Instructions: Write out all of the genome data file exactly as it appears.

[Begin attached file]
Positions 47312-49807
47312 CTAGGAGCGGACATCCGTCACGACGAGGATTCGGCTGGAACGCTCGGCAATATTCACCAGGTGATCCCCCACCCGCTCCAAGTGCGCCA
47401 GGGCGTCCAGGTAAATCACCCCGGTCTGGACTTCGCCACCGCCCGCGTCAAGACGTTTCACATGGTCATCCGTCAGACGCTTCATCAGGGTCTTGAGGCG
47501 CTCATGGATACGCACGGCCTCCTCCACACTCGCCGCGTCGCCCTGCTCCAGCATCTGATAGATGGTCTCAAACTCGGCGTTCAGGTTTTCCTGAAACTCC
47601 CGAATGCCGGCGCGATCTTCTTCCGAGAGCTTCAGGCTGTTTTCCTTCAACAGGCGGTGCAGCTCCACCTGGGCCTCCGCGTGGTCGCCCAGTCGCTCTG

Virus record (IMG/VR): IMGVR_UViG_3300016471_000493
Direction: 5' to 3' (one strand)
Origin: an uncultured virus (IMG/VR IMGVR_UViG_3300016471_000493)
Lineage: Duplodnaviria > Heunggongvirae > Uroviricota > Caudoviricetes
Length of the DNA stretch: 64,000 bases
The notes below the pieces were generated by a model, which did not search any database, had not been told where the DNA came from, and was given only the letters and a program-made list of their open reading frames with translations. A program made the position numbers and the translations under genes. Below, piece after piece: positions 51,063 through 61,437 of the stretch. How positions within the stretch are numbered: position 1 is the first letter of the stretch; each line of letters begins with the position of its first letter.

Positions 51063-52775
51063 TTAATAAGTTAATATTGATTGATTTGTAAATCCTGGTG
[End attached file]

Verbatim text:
Positions 47312-49807
47312 CTAGGAGCGGACATCCGTCACGACGAGGATTCGGCTGGAACGCTCGGCAATATTCACCAGGTGATCCCCCACCCGCTCCAAGTGCGCCA
47401 GGGCGTCCAGGTAAATCACCCCGGTCTGGACTTCGCCACCGCCCGCGTCAAGACGTTTCACATGGTCATCCGTCAGACGCTTCATCAGGGTCTTGAGGCG
47501 CTCATGGATACGCACGGCCTCCTCCACACTCGCCGCGTCGCCCTGCTCCAGCATCTGATAGATGGTCTCAAACTCGGCGTTCAGGTTTTCCTGAAACTCC
47601 CGAATGCCGGCGCGATCTTCTTCCGAGAGCTTCAGGCTGTTTTCCTTCAACAGGCGGTGCAGCTCCACCTGGGCCTCCGCGTGGTCGCCCAGTCGCTCTG

Virus record (IMG/VR): IMGVR_UViG_3300016471_000493
Direction: 5' to 3' (one strand)
Origin: an uncultured virus (IMG/VR IMGVR_UViG_3300016471_000493)
Lineage: Duplodnaviria > Heunggongvirae > Uroviricota > Caudoviricetes
Length of the DNA stretch: 64,000 bases
The notes below the pieces were generated by a model, which did not search any database, had not been told where the DNA came from, and was given only the letters and a program-made list of their open reading frames with translations. A program made the position numbers and the translations under genes. Below, piece after piece: positions 51,063 through 61,437 of the stretch. How positions within the stretch are numbered: position 1 is the first letter of the stretch; each line of letters begins with the position of its first letter.

Positions 51063-52775
51063 TTAATAAGTTAATATTGATTGATTTGTAAATCCTGGTG